Amy's Second Post
Since I won't be able to be in class on Saturday, I wanted to share some of my thought about the readings. It's funny, as I was reading the assigned portion of Lynn's dissertation about acknowledgement circles, I was reflecting on the fact that not being in class on Saturday will change the dynamic of things, regardless of whether I think so or not. So, I'm sorry to have to be absent, I will miss the time to reflect on readings and what we've all been doing related to the course in a non-virtual setting.
A number of different things were very alive for me in the readings this time. Having been a part of creating many intentional learning environments - residential and non-residential alike - I was very engaged in Lynn's dissertation reflections on how to best create those spaces; spaces where people feel truly empowered to speak from both the head and heart. In my opinion, the heart space is what is so often missing in our traditional public education system in this country. The idea that learning should be a personal journey has been sort of beaten out of us over time and now it's seen as "fluffy" to spend time focused on how our academic/intellectual pursuits also impact us personally. While I certainly agree that our standards of performance/learning in the US are abominable, I don't think the answer is necessarily just making school more about the head exclusively. We need to truly be striving towards learning spaces where all learners feel truly able to engage and learn.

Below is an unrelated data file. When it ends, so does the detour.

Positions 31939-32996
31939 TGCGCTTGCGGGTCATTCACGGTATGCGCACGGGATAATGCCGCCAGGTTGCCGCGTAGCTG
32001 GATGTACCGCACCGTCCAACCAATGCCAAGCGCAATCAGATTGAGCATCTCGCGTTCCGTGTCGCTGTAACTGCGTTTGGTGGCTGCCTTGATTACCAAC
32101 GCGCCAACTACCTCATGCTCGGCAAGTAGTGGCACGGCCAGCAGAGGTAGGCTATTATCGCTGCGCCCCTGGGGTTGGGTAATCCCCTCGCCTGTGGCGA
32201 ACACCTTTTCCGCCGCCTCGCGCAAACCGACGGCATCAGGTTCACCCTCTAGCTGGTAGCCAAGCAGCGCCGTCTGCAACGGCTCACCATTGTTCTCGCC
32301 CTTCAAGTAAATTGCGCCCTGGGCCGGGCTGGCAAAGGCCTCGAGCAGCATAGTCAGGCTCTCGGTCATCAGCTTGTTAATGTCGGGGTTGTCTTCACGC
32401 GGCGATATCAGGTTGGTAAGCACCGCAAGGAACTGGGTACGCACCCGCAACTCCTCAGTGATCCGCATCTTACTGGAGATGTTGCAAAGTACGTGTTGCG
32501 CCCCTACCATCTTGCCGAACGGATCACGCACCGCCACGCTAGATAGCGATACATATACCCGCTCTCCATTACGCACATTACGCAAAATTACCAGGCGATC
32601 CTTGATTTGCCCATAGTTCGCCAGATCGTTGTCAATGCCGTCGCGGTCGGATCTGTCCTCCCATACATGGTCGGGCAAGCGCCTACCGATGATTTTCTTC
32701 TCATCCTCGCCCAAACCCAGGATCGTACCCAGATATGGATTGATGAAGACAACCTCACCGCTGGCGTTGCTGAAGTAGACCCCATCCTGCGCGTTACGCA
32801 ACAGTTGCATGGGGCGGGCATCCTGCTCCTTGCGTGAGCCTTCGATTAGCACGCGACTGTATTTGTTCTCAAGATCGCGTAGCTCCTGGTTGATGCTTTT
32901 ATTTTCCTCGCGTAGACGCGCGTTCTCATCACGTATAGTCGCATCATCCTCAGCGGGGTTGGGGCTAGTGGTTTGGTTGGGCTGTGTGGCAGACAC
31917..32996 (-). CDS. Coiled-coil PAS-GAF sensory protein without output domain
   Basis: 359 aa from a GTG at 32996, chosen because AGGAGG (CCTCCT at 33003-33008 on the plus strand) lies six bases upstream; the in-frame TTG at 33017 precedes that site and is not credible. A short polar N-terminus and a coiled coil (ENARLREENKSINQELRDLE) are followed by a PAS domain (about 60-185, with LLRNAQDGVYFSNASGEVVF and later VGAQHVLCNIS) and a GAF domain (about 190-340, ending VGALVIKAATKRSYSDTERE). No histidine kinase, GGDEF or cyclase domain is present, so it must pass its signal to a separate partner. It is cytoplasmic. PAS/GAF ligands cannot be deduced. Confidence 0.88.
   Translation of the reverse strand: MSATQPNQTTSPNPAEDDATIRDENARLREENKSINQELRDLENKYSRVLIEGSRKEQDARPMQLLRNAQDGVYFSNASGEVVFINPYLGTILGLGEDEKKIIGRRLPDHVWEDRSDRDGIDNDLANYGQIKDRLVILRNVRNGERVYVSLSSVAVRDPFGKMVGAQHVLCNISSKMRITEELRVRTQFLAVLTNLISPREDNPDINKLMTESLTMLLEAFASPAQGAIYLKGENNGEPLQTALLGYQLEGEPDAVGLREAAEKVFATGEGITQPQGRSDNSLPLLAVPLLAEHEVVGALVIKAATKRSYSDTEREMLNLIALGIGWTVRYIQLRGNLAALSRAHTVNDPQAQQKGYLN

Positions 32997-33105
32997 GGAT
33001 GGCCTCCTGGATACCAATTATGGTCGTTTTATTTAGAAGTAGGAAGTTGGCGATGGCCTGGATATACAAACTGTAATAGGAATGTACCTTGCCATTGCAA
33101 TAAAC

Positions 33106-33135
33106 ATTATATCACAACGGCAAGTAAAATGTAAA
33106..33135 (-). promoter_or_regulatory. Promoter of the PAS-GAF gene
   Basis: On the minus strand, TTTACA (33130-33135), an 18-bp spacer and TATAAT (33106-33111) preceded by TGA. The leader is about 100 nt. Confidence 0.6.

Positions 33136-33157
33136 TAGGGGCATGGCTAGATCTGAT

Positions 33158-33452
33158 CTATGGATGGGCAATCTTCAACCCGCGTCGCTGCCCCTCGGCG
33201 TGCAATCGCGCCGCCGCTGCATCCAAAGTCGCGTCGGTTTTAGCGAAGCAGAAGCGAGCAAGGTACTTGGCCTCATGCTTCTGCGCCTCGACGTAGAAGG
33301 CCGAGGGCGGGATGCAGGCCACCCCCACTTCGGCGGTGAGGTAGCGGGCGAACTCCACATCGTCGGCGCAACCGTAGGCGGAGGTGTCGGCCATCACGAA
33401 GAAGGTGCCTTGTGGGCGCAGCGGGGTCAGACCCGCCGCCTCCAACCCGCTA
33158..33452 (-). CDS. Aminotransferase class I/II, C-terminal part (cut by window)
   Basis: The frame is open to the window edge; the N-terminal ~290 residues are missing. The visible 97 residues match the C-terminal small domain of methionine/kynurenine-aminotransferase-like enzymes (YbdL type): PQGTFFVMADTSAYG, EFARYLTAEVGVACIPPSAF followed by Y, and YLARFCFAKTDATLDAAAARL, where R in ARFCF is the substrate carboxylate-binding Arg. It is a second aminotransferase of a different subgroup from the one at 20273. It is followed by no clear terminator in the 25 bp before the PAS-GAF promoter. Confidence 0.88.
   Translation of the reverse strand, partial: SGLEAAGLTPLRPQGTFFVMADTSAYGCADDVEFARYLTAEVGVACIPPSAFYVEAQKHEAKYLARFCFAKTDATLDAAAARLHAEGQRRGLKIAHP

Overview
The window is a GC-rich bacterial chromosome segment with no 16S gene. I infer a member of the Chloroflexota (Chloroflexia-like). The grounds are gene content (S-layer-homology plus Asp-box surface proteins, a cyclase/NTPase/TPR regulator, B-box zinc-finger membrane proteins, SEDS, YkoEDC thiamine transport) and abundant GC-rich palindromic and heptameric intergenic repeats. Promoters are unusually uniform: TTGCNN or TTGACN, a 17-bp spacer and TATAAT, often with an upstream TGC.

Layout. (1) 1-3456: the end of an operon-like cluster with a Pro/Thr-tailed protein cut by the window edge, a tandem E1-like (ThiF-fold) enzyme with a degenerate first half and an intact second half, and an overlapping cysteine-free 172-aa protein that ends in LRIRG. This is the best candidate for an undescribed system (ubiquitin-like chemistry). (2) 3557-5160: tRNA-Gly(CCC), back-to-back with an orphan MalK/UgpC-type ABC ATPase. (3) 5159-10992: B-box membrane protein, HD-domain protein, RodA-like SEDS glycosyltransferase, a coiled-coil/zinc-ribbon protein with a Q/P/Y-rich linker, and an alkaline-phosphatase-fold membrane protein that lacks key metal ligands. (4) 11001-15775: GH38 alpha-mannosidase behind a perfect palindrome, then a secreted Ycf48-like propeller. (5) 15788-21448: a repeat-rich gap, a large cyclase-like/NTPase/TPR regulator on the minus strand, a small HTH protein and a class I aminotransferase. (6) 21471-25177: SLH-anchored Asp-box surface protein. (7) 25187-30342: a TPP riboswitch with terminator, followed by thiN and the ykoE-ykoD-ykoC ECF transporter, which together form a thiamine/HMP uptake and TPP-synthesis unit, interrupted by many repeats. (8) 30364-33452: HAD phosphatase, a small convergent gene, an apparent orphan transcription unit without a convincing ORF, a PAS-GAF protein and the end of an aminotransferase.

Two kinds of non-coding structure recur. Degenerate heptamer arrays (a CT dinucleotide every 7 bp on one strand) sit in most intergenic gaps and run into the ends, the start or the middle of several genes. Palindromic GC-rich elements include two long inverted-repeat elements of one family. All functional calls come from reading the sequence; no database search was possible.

I love the section on listening skills and the discussion of why people do and do not listen well. It seems like our constant "plugging-in" and "checking-out" is a major source of this trouble. We have learned so well how to listen to our iPods and laptops that we've unlearned how to listen well to each other. The fact that a college student comments made by one of the college students about Lynn and John's listening abilities really hit me - and made me ask, does this young woman not have any good listeners in her personal life? No friends? or family? who can play that role... It just seems like a sad state of societal affairs when good listeners are so few and far between for young people.
The leadership article really made me think about how gender plays in to styles of leadership - both in very "public" public spaces (i.e. Bush post LA riots) and in more "private" public spaces (i.e holding the space of a learning circle). In my reading of Heifetz, I believe he essentially argues that the forms of leadership that are less overt can be (and must be) effective in those more "public" public spaces. But does that stand true for women equally as it does for men? If a female presidential candidate proposes a new style of leadership - will it ever be successful if it is not "strong" and not just strong, but overtly strong, decisively strong - the leader with answers, the right answers? Leadership styles and public perception of leaders is an area where gender stereotypes tend to really make me crazy - and the lack of dialogue about this in much of the leadership literature also strike me as very unfortunate.
Enjoy the discussion tomorrow - I'll see you next time.